Transformative Experience: Students Hike Spain’s Camino de Santiago

Exploring the sites and experiencing the culture of different countries is a must when studying abroad. A group of 10 UA students took it to a new level this summer.

The group hiked over 230 miles in 27 days from St. Jean Pied du Port, France, to Santiago de Compostela, Spain, along the famous Camino de Santiago, a route traveled by pilgrims since the ninth century.

“As much prep as I did, nothing could have prepared me fully for what the experience would be,” said Nick Pate. “It was the hardest thing I had ever done while also being the most fun experience of my life.”

Nick Pate in Spain.
Nick Pate pictured on the mountains in Trabadelo, Spain.

Guided by history professors Drs. Margaret Peacock and Juan Ponce Vazquez, the students were immersed in multiple cultures as they were challenged both intellectually and physically.

“I organized this trip after hiking a portion of the Camino de Santiago with my daughter in 2019. I have been a long-distance thru-hiker for decades and have seen how hiking can teach some of life’s most important lessons,” Peacock explained.

Those lessons translated well for the students on this excursion.

Immersive Education

Sophia Biernat believes the trip made for an entirely unique learning experience.

“As we traveled across Spain on foot, we became active participants in our environment. Hiking through multiple regions of Spain helped us understand the distinct cultures and climates that exist within the country,” she said.

Ponce Vazquez is a native of Spain who has completed the hike before. He said the physical strenuousness of the trip didn’t detract from the academics.

“Margaret and I gave mini, impromptu lectures on the road about Iberian medieval history, current Spanish culture, outdoor leadership, the meanings of pilgrimage and many other topics. But the most incredible thing was that students ended up teaching each other,” he said.

“They gave presentations along the way of different sites: fortresses, monasteries, cathedrals. Two-thirds into the trip they could talk in elaborate ways about Romanesque and Gothic art, and they naturally gravitated towards and wanted to visit every historical building we found along the road.”

Hallie Brill and Sophia Biernat.
Hallie Brill and Sophie Biernat pose for a photo during a meal in front of the Burgos Cathedral.​

The pilgrimage, which the students documented on Instagram, not only took them out of the classroom but their comfort zones as well.

“This trip was meant for me to go on,” said Nathaniel Sonmez. “For me, the hike was about testing myself and proving that I could make it through something like this.”

“I had not been very physically active since high school and doing this hike enabled me to push my limits. I’ve become much more confident in myself and made friendships that I believe will last a long time,” added Summer Pettis.

“I can tell people that I’ve hiked across a country — how many people can say that?”

A Walk to Remember

Peacock and Ponce Vazquez created an experience the group won’t soon forget.

“Unlike most study abroad programs, students had to physically work really hard every day and we were right there with them every step of the way. It allowed us to get to know each other in ways that would be unthinkable in any other ordinary academic setting,” explained Ponce Vazquez.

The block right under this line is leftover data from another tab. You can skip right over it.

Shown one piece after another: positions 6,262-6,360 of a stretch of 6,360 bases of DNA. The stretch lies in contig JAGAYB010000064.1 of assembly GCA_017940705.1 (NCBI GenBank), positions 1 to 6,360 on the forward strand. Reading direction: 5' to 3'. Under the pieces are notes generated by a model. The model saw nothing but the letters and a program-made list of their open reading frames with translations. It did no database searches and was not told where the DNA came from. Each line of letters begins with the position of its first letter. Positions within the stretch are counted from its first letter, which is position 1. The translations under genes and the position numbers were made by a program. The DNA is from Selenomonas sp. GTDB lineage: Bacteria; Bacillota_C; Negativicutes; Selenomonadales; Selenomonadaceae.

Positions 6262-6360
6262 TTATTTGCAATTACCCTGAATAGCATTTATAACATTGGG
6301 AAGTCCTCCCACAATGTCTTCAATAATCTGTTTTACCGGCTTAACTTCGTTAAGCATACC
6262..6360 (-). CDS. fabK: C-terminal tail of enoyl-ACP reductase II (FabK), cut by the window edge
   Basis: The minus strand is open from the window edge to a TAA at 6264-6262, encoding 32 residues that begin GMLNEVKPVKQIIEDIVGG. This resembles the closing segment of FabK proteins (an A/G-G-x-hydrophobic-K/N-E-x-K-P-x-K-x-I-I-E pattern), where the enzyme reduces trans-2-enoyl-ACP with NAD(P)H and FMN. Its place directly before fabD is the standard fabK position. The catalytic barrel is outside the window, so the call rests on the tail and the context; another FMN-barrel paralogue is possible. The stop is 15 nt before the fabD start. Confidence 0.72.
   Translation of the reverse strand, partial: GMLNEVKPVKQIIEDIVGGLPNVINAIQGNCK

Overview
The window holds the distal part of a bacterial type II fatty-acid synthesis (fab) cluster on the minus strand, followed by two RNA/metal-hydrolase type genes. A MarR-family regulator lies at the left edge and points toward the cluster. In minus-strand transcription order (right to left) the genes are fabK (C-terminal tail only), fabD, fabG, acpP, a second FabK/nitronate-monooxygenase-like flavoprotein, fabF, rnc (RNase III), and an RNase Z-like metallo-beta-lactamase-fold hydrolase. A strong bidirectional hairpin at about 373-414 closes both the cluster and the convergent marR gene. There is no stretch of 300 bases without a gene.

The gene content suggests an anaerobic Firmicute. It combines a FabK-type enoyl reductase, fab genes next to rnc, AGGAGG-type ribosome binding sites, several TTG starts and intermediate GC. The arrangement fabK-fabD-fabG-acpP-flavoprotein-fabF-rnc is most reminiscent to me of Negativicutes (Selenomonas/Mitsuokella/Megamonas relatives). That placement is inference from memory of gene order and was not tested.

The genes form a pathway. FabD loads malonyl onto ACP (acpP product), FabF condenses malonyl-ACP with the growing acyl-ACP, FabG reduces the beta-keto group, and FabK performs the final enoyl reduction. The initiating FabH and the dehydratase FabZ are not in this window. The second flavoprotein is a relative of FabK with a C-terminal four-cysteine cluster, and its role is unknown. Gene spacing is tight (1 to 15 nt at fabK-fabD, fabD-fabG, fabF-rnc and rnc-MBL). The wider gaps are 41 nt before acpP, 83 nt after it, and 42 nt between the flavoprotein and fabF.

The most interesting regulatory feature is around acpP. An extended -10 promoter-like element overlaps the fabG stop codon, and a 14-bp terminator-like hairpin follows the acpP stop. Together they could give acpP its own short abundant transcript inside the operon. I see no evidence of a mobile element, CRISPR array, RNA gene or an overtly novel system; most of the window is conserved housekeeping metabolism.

“We laughed together, sang together, thought together and suffered together when our feet hurt at the end of the day.”

Friendships weren’t formed just between students.

Santiago de Compostela
Summer Pettis at the Santiago de Compostela during a 10 p.m. sunset.

“We got to see so many things that normally wouldn’t be accessible on a normal study abroad trip, but this trip also allowed for us to build better connections with our professors since the group was so small and always together,” said Sonmez.

Study abroad opportunities can be life-changing for the teachers as well.

“Between us, we were able to create an exciting, challenging and safe experience for the students. It is hard to put into words how transformative this experience was,” said Peacock.

“When I feel anxious or stressed, I remember the quiet of the ninth-century churches that we visited in every village, the expanse of the land as it stretched out before us and the capacity that all of us have to face any challenge when we have our friends with us.”

Added Ponce Vazquez, “This was a transformative experience that will stay with students for the rest of their lives. It will certainly stay with me. I consider myself lucky for having been able to walk alongside my colleague and this incredible group of young men and women.”

Scenes from the Journey

The Rio Mino in Galicia.
An early-morning view of the Rio Mino, the longest river in Galicia, from the city of Portomarin.
A group of cows resting in grass along a dirt road.
On the portion of the hike from Roncesvalles to Zubiri, cows greeted the hikers.
A statue of Santiago.
A statue of Santiago overlooks a misty mountain view from Refuge Orisson, a rest stop nestled in the Pyrenees.
A mountain-top view of a Spanish city.
One of the amazing views along the way.

Visit the Capstone International Center website to learn more about UA’s other study abroad opportunities.